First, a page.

Rau-Athon raises over $1,000

Pictured are the over 100 people who participated in this year’s Thanksgiving Day Rau-Athon. The runners raised over $1,000 for St. Jude Children’s Research Hospital. 

A Thanksgiving tradition that started in 2012 with only about 25 people raised more than $1,000 this year for St. Jude Children’s Research Hospital. 

Over 100 participants in the annual Thanksgiving Day Rau-Athon – an early Thanksgiving morning run involving family and friends of Nathan and Annette Rau – donated to raise that money. 

“It was shocking, but in a great way,” Nathan said of  the donation. 

Nathan, who is known locally for running ultramarathons, started the run with just family and friends because there was no such event near his Waterloo home. 

Inspired by a friend who hosted a homemade triathlon at their home in Red Bud, Nathan organized the event. 

It is not an official run, as there are no winners. Nathan described it as more of a social gathering, with some people only walking a bit and some never leaving Rau’s home. 

Those who do participate in the physical activity have a few options. There is a one-mile course for children. Adults can choose between a 5K or 10K course that takes them throughout Waterloo. 

Nathan always takes the day before Thanksgiving off work to use sidewalk chalk to mark the course. 

“You get some funny looks from people, but it’s kind of fun,” he said. 

After holding steady in participation in its second year, the informal event has grown each subsequent holiday. 

Before this year, participants donated to raise money for the American Heart Association since the Raus’ children go to school in Waterloo and the Waterloo school district raises money for the AHA. 

This year, however, the family of young cancer warrior Elsa Wiemerslage approached Nathan about running in the St. Jude Memphis Marathon fundraiser last weekend.

So, he decided to use the Thanksgiving Day Rau-Athon to raise money for that organization instead this year, which he credits with the run raising the most it ever has. 

“I’ve got to think that’s part of the reason the contributions went up so much this year,” he said. “There’s nothing wrong with the heart association, but there’s a lot of emotional connection with St. Jude.”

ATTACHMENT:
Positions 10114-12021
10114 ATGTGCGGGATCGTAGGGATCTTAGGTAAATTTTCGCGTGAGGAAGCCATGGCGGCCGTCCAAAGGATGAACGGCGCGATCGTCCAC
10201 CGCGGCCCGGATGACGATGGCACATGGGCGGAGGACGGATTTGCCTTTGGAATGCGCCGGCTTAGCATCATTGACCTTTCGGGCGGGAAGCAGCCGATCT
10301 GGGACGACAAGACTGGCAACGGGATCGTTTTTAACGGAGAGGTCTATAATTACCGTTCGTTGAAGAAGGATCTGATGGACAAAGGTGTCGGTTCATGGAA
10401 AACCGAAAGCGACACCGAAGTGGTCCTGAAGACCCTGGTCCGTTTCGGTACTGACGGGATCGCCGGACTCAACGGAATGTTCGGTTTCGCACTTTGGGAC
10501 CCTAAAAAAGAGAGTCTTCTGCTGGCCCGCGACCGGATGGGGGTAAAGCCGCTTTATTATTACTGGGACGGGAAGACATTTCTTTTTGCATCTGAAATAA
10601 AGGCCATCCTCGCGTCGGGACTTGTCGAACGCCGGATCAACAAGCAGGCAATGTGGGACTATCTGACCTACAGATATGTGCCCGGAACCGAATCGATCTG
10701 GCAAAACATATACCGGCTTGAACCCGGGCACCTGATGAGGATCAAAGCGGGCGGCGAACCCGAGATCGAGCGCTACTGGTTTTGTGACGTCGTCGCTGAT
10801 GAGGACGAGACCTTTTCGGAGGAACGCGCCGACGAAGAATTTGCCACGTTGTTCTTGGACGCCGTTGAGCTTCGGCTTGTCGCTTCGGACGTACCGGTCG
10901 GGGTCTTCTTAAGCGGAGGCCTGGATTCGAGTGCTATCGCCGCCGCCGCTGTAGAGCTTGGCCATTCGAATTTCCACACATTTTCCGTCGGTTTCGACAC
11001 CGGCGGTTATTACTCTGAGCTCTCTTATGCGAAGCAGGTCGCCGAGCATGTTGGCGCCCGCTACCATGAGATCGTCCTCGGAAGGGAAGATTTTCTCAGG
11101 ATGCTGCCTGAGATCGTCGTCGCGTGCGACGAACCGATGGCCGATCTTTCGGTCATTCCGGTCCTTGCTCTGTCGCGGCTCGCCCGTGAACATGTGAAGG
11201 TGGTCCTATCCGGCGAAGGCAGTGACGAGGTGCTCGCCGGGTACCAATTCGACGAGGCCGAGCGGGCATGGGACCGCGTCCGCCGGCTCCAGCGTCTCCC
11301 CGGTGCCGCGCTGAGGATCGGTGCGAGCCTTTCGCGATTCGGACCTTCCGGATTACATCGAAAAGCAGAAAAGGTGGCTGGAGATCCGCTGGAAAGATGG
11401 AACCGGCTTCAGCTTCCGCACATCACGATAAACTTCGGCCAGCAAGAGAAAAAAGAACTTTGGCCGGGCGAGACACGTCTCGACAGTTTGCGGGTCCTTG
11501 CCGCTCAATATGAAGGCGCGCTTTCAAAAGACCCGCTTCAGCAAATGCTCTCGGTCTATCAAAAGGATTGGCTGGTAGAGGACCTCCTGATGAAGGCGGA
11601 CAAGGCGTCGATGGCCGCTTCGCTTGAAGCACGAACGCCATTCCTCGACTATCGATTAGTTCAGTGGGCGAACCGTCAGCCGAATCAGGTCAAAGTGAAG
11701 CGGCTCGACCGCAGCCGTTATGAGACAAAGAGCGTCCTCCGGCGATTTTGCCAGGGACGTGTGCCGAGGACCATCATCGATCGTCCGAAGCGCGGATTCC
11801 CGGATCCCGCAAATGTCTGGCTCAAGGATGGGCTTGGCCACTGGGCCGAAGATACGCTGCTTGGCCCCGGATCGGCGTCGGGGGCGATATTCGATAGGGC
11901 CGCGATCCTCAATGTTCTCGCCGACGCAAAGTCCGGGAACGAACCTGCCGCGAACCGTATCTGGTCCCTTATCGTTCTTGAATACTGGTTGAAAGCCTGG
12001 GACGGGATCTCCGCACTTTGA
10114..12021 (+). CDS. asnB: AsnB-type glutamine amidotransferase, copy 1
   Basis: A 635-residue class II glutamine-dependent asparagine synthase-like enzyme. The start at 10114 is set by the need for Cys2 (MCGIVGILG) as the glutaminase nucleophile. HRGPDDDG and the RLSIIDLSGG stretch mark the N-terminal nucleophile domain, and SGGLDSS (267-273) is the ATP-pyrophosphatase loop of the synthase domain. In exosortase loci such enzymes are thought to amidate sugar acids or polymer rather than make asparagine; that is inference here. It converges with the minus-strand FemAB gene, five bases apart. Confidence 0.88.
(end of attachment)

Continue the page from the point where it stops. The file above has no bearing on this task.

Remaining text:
Also new this year, Ss. Peter & Paul Catholic School music instructor Chad Minier played the national anthem on his trumpet prior to the run. 

A video of the performance can be viewed on the Republic-Times Facebook page. 

“It was goose bumps,” Nathan said of his response to Minier’s rendition. “It really took the event to the next level for us.” 

That does not mean Nathan is looking to do the same with the participants in the run, as he wants to keep it for only family, friends and friends of friends. 

He may also keep St. Jude Children’s Research Hospital as the benefactor of any contributions in the future, though that is undecided. 

“With people’s reaction to it and their generosity, I could see it possibly going to St. Jude,” Nathan said. “But who knows? Maybe next year something local comes up again.” 

No matter where the money goes, the intimate Thanksgiving tradition will continue. 

“As long as it’s still fun and it doesn’t get overly complicated, I’m sure we’ll keep doing it,” Nathan said. 

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James Moss

James is an alumni of Southern Illinois University Edwardsville where he graduated summa cum laude with degrees in mass communications and applied communications studies. While in school, he interned at two newspapers and worked at a local grocery store to pay for his education. When not working for the Republic-Times, he enjoys watching movies, reading, playing video games and spending time with his friends.
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